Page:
At this point, what can I say about Chrono Trigger that hasn’t already been said? We’ve been putting off doing a Chrono Trigger retrospective on the Error Machine Podcast because, as ashamed as I am to say it, I had never beaten the game prior to this recording. But, I wanted to do this episode and used that as my motivation to shove aside all the current hotness in favor of going back and finally finishing what many consider to be one of the best–if not the best–video games of all time.
I can’t say that I disagree, but since I didn’t play the game as a child (I couldn’t wrap my head around JRPGs at the time) it’s hard for me to put it in a personal top games of all-time list, though I certainly do understand and recognize its greatness. Chrono Trigger was the top game on my bucket list, and now I feel like a giant weight has been lifted off my shoulders. I finally understand why people like my wife (who joined us for this episode) and my co-host, Luke, were so adamant that I had to complete this game.
The first time I played Chrono Trigger was back in 2010, and I made it all the way to the Black Omen before I got frustrated at a battle that I couldn’t beat and turned it off, not to return for nearly a whole decade. Had I known that the Black Omen was essentially the end of the game, I would have powered through, but in a way, I’m glad I didn’t. My understanding of what makes a game great has increased and evolved greatly over the past eight years, and all the things that Chrono Trigger does so well would have been lost on me back then. Playing it today, I see how well the characters develop, I feel the sense of urgency in the characters, I feel the genuine despair of 2300 A.D., I chuckle at Ayla’s primitive dialogue, and so much more.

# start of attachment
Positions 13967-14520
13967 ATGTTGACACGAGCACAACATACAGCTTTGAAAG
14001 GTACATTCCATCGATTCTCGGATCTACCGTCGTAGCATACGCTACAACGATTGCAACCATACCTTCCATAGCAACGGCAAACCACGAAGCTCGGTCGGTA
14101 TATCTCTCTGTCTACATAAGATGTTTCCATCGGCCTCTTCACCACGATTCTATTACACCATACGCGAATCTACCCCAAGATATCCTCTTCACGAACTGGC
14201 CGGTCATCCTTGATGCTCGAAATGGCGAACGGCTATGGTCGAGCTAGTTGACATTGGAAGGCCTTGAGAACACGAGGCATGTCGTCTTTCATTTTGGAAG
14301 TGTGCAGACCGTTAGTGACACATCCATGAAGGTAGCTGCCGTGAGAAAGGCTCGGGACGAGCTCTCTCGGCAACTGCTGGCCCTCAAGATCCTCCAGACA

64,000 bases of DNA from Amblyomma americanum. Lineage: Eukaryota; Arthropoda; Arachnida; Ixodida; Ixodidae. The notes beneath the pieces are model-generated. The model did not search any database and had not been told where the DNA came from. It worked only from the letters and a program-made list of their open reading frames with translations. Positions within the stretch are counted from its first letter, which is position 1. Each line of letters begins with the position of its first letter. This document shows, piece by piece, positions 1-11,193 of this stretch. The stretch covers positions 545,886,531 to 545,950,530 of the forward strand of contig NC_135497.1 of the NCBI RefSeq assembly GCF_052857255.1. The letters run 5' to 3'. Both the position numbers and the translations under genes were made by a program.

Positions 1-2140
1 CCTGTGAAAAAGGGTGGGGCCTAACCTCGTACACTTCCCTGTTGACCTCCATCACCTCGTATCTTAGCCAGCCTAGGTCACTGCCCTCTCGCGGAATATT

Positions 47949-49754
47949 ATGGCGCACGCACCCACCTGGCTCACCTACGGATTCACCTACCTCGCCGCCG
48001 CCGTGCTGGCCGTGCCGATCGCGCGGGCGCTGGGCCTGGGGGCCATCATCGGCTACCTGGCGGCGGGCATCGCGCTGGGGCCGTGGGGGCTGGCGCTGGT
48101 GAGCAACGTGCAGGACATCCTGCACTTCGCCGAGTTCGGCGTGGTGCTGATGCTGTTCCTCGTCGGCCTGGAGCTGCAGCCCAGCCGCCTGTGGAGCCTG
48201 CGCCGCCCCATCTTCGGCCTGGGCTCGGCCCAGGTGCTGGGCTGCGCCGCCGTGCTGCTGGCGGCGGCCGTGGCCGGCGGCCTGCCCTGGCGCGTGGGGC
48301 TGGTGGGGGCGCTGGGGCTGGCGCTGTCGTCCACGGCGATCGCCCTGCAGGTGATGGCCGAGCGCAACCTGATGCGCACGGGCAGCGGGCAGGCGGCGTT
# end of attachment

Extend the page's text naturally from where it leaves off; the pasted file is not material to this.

Another thing it has going for it — at least personally for me — is that Chrono Trigger is one of the few retro games that has been hyped up to me for many years, by many different people, and actually lived up to and exceeded the hype. I feel like that kind of hype has the potential to ruin a game for us if we buy into it, and I’m sure we’ve all been burned at some point or another. Luckily, Chrono Trigger doesn’t suffer that kind of fate, and it’s just as good to someone playing it for the first time in 2018 as I’m sure it was for someone playing it in 1995 upon release.
This turned out to be one of the longest and quite possibly my favorite episode of the podcast that we’ve ever done, and I hope you enjoy listening to it as much as we had recording it.